China, which was dead against international monitoring, review and verification of its domestically funded mitigation actions, softened its stand. At a press conference after Clinton finished her briefing, Chinese vice-foreign minister He Yafei announced his country could discuss international scrutiny with the US as long as it did not overstep its sovereignty. A little before midnight news spread about a Copenhagen draft at Bella Centre, the conference venue. Earlier in the day the Indian environment minister Jairam Ramesh had hinted at an alternative draft being prepared by the European Union.
At midnight, negotiators of the four big developing economies (Brazil, South Africa, India and China, together referred to as basic) and ambassadors of Africa and G77+China disappeared behind closed doors for a quick meeting. The Indian delegation that emerged out of the meeting said it was hopeful of an agreement by 3 pm on December 18, just in time for the heads of states to announce a deal, albeit political and legally non-binding.
As the rest of Copenhagen slept on the cold December night, bleary-eyed negotiators haggled over the contents of the draft. The first agreement draft was leaked to the media at about 6 am. It still did not have a name but was called Copenhagen [X]. This draft was believed to have been prepared by leaders of a handful of countries led by British Prime Minister Gordon Brown. The Danish government, which till then was seen as helping the US, EU and Australia in steering talks towards a political deal, was now out of the picture as far as drafting the deal was concerned. Several negotiators said the Danes had failed miserably to lead the process.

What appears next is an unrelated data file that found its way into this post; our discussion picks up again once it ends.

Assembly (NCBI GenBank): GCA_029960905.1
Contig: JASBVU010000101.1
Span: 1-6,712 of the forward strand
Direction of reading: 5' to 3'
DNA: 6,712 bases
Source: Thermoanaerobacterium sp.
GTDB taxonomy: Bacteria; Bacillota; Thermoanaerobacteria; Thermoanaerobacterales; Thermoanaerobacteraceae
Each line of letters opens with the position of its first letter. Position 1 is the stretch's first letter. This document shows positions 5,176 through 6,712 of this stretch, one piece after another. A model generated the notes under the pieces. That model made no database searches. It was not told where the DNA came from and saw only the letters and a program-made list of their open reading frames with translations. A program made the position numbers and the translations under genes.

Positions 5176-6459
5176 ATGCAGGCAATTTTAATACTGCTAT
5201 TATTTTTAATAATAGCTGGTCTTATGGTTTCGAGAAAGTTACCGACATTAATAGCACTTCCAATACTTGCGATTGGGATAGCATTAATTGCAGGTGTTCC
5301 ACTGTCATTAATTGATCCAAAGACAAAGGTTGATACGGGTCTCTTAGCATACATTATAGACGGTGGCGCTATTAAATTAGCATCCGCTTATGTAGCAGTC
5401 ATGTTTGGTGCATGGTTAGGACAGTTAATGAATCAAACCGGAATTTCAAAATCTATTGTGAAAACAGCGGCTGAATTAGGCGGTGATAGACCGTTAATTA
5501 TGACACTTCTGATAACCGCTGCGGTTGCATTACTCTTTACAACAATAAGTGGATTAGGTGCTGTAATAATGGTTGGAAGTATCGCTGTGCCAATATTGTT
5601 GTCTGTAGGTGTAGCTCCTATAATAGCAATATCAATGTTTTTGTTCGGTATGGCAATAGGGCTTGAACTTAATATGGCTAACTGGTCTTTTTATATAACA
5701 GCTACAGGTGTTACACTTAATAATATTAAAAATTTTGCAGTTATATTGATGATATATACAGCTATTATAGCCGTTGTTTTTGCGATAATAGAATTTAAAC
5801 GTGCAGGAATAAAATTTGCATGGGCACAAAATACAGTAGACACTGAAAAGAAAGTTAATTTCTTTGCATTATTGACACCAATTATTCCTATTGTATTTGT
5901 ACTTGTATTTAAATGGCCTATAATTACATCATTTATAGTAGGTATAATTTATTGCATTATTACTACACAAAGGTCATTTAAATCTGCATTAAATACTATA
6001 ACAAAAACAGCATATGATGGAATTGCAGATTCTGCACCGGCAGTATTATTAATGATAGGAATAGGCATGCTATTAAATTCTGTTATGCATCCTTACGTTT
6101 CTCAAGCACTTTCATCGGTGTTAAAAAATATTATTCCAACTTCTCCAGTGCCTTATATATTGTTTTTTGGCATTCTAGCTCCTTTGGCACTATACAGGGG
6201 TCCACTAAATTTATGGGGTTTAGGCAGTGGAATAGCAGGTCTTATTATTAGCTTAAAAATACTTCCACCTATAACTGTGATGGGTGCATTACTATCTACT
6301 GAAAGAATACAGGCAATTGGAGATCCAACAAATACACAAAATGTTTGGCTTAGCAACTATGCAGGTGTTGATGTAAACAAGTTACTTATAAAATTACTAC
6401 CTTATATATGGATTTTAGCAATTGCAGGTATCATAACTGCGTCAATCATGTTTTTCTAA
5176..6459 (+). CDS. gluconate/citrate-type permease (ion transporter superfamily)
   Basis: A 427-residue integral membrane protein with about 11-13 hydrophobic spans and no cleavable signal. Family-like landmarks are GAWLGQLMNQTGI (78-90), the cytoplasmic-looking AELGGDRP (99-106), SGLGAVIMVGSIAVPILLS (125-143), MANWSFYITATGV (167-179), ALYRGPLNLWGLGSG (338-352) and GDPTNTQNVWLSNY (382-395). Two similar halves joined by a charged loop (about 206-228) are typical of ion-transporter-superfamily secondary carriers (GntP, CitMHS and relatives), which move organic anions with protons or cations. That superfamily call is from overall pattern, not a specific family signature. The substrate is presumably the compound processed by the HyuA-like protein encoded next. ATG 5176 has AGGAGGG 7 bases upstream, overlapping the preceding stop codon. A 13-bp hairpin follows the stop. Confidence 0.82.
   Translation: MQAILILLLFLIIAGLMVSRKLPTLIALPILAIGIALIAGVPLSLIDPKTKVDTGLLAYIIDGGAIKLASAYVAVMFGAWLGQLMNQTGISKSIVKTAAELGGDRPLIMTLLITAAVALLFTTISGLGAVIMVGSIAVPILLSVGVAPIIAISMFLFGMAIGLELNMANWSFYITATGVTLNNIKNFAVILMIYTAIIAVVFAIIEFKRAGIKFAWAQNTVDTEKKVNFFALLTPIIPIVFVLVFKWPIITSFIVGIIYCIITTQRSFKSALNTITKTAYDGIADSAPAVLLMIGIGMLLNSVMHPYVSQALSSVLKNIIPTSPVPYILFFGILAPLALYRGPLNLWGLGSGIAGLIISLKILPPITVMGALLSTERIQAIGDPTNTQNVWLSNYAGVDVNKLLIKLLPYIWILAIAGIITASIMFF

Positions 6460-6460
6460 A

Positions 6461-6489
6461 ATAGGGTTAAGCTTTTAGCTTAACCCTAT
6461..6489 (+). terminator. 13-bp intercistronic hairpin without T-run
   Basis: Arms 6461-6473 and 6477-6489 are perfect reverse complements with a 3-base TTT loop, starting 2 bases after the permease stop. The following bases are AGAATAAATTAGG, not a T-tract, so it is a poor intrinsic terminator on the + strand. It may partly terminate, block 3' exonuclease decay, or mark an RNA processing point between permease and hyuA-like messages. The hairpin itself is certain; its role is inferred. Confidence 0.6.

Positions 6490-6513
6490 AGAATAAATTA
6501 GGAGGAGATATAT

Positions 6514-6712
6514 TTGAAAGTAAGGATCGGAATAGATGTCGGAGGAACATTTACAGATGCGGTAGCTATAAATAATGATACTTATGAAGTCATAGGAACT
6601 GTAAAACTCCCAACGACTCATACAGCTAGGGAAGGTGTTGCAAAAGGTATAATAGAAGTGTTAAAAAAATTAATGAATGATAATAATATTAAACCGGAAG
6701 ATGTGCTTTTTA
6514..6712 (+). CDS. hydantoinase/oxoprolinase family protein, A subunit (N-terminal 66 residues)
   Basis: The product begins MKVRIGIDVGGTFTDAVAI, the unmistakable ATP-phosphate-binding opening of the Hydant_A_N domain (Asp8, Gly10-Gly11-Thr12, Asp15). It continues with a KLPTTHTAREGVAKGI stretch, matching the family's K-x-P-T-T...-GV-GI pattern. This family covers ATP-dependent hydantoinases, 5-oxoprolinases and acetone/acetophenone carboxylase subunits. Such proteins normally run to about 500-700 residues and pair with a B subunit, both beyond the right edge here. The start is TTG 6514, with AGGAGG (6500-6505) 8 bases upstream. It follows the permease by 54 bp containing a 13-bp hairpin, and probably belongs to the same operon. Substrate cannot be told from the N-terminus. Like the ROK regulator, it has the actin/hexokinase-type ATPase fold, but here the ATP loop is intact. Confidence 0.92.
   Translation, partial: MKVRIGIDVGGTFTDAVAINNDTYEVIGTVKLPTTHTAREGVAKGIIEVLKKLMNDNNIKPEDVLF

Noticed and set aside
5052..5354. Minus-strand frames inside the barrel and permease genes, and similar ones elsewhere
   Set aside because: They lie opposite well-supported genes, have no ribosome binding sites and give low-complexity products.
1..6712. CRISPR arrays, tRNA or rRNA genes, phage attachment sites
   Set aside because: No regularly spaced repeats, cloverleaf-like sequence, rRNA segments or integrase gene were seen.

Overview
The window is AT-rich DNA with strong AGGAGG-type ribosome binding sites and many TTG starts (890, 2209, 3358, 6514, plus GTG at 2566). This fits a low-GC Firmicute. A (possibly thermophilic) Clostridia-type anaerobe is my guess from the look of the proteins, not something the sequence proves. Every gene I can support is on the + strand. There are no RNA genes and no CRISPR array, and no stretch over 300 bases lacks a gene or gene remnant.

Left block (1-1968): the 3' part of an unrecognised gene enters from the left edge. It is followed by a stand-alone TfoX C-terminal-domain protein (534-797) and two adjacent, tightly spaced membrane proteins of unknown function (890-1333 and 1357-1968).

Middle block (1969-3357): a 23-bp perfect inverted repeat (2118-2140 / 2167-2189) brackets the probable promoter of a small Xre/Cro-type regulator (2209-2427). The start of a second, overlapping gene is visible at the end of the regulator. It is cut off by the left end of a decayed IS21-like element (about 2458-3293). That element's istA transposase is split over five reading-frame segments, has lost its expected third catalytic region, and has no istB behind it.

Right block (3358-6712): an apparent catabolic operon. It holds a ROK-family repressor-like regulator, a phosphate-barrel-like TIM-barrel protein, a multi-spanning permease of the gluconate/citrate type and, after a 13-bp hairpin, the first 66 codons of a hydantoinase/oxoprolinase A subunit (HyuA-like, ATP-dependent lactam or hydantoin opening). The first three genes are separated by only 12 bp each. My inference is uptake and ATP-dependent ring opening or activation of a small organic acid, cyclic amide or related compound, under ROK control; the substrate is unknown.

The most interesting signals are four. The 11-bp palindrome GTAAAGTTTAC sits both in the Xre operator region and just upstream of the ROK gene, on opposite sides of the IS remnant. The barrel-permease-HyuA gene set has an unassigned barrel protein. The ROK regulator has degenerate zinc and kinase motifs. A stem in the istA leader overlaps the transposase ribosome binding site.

Africa and the Alliance of Small Island States were not happy with the draft—it did not have a clause limiting temperature rise to 1.5 degrees Celius.
Obama’s flight landed a little after 8 am. Most of the heads of states were in Copenhagen on the morning of December 18, but there was still no agreement on key issues between big players like the US and China. Postponing his morning speech, Obama dashed to meet leaders of some 20 states. China was missing from this meeting, but was reportedly represented by Ethiopia. Brazil too missed the meeting. Obama also had a separate meeting with the Chinese premier. No breakthrough yet.
After the 3 pm deadline passed many heads of states began preparing to leave. Copenhagen talks had failed, went the buzz. It was seen as a big public relations failure for the US president. The American administration had made it clear from the outset Obama’s visit could not be termed a failure.
As the day wore on to evening, Obama decided to give it one more shot. He arranged to meet the leaders of the basic group. He arrived about 10 minutes before the appointed time. The group was in a meeting but to leave him waiting outside would have been a breach of protocol, so basic countries let him in. “We really need a deal,” Obama reportedly said. “It’s better that we take one step forward rather than two steps back. I’m willing to be flexible.” This interruption was not looked on too kindly by the group leaders, but they were soon sitting down to discuss the details of a face-saving deal—not a deal that would reduce emissions or prevent runaway climate change. They hoped the deal would save the Copenhagen conference and, more importantly, let them believe they had achieved something.
Even before the deal was shown to other countries Obama made a hasty exit from the meeting and announced to a few select US journalists that an agreement had been reached.
The Copenhagen Accord was a vaguely worded, three-page political document. "This was the chaotic, disastrous denouement of a chaotic and disastrous summit," said environment writer George Monbiot in a column in the British newspaper The Guardian .